Throughout his journey with Jim, the conscience guides Huck to care more about the consequences of the events happens around him which implies further development and consolidation of his moral beliefs. For instance, when Huck and Jim decide to “borrow” some food from the corn fields, Huck struggles to determine whether it is morally right to do it. On one hand, he justifies his actions by stating that, " Pap always said it warn 't no harm to borrow things, if you was meaning to pay them back, sometime” (56). In this case, he thinks Pap’s reasoning is actually logical. On the other hand, he also remembers, “but the widow said it warn 't anything but a soft name for stealing, and no decent body would do it" (56). In this scene, instead of battling between his moral compass and society’s expectations, he is actually making a decision on whether he is going to conform to civilization as it is represented by the Widow. They finally choose to take some fruit after careful consideration, as Huck puts it “We warn’t feeling just right, before that, but it was all comfortable now” (56). The fact that they considered thoroughly whether to take the fruit or not shows that Huck starts to think about the consequence and the nature of things as well as his ethic progress. Furthermore, the major turning point of the formation of Huck’s ethic values occurs when he meets the white person on the steamboat who is looking for runaway slaves. Huck feels “so mean and so miserable I most wished I was dead” (75) because Huck does not know whether he should tell the white man about Jim. At this moment, the collision between his moral compass and the expectation of society reprises, “conscience got to stirring me up hotter than ever” (75). On one hand, he thinks he “will paddle ashore at the first light, and tell,” I[Huck] felt easy and happy, and light as a feather, right off ” (75). He also believes the old saying, “ ‘Give a nigger an inch and he 'll take an ell’ ”(75) that it is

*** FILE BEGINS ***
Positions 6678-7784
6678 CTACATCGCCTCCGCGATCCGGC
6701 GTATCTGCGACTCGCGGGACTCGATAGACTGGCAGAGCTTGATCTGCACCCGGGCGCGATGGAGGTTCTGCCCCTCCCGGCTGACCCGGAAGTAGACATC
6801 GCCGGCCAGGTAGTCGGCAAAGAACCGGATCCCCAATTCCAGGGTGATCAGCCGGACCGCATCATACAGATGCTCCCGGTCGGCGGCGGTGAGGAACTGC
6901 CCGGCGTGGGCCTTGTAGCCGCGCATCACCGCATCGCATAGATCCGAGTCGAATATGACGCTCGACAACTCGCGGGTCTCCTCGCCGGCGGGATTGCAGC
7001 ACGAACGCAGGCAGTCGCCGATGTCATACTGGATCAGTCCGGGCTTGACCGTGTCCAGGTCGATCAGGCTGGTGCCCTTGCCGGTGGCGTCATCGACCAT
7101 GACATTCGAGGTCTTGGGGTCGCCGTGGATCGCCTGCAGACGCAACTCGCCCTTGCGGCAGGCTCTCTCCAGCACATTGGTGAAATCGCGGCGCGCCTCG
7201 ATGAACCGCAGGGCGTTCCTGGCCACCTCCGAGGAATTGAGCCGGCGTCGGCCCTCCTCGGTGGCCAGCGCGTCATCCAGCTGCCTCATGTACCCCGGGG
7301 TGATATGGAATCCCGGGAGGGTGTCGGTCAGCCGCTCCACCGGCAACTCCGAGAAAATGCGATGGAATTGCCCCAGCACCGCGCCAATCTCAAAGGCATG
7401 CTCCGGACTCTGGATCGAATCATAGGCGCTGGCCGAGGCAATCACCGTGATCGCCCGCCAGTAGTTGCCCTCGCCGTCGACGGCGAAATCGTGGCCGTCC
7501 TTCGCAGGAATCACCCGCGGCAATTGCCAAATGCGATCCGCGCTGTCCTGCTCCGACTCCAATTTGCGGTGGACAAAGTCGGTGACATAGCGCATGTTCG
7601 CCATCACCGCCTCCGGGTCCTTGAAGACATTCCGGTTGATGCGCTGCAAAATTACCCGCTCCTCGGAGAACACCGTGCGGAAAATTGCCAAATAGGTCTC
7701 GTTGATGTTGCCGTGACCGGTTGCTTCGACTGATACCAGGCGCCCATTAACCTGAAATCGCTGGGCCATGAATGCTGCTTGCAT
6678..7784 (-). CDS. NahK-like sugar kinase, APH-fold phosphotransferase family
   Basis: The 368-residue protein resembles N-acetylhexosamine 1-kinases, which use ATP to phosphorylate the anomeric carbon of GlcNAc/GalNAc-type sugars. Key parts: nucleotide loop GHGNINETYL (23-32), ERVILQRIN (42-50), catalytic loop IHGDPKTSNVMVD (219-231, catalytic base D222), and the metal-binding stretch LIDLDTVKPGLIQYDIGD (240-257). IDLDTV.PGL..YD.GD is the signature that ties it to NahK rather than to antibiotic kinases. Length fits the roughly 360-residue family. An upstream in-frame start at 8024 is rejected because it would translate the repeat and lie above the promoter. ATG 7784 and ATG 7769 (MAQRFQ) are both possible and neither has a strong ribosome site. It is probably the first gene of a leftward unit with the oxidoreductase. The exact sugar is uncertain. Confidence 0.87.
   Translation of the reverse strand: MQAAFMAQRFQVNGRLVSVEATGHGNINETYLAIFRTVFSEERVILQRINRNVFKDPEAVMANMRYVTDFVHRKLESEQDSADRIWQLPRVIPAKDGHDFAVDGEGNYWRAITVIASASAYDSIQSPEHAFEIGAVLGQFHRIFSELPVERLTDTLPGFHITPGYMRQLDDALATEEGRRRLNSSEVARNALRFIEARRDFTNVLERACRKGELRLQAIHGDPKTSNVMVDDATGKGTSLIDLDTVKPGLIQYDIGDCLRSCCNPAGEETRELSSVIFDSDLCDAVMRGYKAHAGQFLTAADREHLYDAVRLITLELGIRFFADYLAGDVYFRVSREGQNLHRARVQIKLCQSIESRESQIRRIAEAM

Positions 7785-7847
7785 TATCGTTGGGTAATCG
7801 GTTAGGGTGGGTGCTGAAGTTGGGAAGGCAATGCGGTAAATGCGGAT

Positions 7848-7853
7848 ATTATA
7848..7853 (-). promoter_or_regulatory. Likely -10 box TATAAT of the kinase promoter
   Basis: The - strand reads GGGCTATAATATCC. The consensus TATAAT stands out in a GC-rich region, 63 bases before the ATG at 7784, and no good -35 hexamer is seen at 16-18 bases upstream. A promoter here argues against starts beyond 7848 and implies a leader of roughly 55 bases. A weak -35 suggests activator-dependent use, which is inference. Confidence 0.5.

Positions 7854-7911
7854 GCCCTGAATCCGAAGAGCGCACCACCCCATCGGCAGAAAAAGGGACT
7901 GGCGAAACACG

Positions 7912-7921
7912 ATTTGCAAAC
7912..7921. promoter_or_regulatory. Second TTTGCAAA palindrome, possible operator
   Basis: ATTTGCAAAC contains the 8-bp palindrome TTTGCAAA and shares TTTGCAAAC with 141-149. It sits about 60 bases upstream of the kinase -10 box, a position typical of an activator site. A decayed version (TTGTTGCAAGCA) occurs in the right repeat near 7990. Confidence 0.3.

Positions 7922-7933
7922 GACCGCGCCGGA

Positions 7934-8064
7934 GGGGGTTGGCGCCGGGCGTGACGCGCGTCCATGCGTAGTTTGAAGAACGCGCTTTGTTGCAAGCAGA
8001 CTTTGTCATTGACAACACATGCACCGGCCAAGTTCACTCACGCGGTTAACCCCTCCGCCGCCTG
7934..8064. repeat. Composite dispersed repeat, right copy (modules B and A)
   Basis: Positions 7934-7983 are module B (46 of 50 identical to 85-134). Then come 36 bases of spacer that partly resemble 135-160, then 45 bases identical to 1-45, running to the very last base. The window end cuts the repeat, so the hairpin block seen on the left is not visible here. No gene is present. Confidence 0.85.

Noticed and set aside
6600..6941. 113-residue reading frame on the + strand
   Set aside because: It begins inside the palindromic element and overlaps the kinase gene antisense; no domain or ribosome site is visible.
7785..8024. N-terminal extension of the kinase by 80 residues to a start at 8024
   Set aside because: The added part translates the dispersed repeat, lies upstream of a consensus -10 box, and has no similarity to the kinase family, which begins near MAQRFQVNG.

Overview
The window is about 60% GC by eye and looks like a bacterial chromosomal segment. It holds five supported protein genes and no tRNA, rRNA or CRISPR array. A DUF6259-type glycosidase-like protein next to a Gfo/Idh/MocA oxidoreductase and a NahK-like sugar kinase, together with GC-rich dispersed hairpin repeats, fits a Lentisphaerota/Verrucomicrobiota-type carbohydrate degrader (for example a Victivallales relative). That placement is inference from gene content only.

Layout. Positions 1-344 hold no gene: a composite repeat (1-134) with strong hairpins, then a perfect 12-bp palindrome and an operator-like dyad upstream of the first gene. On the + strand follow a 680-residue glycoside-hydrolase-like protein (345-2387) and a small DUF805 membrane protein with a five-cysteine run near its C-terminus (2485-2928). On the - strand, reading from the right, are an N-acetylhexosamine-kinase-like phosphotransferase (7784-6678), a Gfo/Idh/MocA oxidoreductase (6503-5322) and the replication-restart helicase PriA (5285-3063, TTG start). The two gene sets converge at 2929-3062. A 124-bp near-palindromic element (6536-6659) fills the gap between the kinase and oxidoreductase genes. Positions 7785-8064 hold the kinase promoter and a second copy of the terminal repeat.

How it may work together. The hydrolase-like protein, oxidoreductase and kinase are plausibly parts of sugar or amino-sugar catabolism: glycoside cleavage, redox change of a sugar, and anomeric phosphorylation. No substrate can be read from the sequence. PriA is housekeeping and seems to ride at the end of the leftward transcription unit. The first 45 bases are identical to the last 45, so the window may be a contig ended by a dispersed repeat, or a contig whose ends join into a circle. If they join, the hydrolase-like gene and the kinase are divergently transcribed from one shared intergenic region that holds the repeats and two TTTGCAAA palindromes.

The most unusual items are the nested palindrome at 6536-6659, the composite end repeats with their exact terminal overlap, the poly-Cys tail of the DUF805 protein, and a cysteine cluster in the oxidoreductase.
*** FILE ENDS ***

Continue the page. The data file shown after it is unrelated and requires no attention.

Mark twain wrote the book of “Huckle berry Finn” and it is a book about a young man trying to find what his true identity truly is. Huckle berry Finn experiences a few changes and realizes some life lessons all throughout his trip. Huck changes from being a youthfulness kid towards the beginning of the book to being a more developed man who takes a gander at things in an alternate point of view.